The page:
Facing a severe shortage of electricity, Pakistan will unveil an energy crisis plan on Earth Day that may include a shorter work week, a 9 p.m. curfew on wedding parties, curbs on air conditioner use, and rolling blackouts.
Amid fears that severe energy shortages could touch off riots, Pakistan will announce drastic measures this week to save electricity, including a shorter workweek and restrictions on nighttime wedding celebrations, government officials said Wednesday.
With power outages lasting up to 20 hours a day in cities and villages, halting industry and even farming in some places, the electricity crisis could further destabilize a vital U.S. ally. Already this year, there have been streets protests, some violent, resulting in at least one death, over the electricity stoppages.
"Children can't do their homework. Household work doesn't get done, as washing machines and other appliances cannot work. When you go home from work, you have no idea whether there will be electricity at home. Your whole life is disturbed," said Mahnaz Peracha of The Network for Consumer Protection, an independent Pakistani advocacy group.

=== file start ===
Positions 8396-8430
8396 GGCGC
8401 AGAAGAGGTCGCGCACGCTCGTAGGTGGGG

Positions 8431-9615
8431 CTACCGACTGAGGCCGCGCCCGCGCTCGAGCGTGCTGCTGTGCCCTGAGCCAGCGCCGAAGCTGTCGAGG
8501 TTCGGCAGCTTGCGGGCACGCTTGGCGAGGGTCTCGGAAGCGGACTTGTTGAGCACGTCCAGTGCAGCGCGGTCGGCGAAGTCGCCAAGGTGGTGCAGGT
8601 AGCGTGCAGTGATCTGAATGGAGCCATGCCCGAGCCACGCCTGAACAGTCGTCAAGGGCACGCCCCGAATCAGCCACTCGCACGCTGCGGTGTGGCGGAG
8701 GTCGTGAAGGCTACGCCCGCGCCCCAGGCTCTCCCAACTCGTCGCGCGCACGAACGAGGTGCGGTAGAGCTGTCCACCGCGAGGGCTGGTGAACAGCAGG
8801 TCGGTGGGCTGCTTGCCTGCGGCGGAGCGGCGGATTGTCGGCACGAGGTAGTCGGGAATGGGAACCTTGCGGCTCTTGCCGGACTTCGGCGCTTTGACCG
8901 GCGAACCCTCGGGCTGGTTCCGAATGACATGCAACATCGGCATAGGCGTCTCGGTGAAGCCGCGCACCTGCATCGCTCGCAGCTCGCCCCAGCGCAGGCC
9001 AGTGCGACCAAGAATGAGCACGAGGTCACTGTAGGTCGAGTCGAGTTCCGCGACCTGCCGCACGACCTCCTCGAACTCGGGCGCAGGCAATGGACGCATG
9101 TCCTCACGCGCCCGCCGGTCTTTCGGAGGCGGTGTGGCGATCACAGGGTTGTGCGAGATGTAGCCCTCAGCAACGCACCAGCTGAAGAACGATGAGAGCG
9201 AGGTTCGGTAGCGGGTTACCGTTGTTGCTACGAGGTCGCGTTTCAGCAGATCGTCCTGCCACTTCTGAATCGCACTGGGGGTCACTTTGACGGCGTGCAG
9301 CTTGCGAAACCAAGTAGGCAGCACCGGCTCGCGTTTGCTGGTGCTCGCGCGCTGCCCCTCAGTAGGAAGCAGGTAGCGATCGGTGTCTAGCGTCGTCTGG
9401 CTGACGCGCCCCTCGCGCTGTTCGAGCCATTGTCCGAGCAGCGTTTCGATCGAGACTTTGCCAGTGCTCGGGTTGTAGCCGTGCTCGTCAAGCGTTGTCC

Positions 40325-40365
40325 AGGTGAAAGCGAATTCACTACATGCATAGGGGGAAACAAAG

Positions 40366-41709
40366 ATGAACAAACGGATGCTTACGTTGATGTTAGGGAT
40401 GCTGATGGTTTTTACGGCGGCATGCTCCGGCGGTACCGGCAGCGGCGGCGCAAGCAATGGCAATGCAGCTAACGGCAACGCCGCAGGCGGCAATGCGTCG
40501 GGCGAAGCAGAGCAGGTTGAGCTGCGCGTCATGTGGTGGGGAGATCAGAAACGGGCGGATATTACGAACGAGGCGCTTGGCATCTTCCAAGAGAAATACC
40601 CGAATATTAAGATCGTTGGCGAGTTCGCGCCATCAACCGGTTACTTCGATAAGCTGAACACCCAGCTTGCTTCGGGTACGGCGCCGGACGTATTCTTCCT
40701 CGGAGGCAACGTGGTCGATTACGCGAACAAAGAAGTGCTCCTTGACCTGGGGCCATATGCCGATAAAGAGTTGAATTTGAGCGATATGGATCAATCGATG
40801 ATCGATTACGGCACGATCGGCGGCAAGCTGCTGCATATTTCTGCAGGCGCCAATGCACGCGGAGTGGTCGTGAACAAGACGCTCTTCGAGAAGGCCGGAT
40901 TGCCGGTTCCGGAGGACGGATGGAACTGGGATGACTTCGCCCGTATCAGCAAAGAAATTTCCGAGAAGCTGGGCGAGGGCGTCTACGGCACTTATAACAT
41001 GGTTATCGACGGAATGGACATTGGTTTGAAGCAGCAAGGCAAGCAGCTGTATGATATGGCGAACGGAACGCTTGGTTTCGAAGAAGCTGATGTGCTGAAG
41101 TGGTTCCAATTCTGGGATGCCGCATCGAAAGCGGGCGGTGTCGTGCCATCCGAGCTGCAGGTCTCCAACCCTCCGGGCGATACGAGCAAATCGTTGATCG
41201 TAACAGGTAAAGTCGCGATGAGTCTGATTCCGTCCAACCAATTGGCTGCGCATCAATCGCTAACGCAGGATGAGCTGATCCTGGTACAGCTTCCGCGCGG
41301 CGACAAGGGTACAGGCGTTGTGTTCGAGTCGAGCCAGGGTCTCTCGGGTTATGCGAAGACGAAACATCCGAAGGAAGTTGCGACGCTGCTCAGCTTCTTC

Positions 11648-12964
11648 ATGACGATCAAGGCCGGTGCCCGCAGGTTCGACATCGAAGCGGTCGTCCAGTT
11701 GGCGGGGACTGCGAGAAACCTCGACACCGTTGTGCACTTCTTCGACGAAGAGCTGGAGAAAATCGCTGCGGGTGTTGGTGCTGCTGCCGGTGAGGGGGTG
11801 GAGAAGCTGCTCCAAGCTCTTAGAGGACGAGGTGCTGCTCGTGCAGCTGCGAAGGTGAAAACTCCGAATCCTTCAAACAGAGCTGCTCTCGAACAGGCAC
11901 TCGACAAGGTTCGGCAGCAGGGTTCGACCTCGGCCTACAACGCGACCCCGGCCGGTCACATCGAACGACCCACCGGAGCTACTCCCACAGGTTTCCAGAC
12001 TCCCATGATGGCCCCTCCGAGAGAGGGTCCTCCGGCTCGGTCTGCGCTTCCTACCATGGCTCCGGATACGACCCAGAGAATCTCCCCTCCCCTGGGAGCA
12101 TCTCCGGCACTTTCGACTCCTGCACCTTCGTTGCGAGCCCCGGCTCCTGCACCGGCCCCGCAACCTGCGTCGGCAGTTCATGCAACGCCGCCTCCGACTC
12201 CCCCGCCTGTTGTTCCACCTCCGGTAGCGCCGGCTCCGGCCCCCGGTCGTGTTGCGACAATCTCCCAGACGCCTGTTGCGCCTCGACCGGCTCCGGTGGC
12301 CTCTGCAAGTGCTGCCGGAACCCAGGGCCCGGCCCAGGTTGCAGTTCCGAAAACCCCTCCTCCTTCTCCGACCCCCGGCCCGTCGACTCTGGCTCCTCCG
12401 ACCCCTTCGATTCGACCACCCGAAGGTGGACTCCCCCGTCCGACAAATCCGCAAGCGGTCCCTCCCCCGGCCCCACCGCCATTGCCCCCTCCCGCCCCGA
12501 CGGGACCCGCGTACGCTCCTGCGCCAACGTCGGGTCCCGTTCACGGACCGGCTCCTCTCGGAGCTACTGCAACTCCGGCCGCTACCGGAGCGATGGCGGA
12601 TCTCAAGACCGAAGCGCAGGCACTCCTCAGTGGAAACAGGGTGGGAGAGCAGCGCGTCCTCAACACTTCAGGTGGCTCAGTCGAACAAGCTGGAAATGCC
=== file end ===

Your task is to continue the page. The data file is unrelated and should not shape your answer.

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The Obama administration says that helping Pakistan surmount its electricity crisis is one of the top priorities of its aid effort.
Richard Holbrooke, the U.S. special representative for Pakistan and Afghanistan, said this week that Pakistan's electricity situation was "not acceptable" and that Washington would help to "the absolute limits of what Congress will fund. It is a big issue."
Pakistan has been crippled by a shortfall in electricity generation, producing only about 10,000 megawatts of the required 16,000 a day. Further, some generators aren't working at full capacity because the government owes money to power producers. The government is expected to inject around $1 billion into the system to pay its debts, but energy savings can't make up for the shortages until new plants come online. …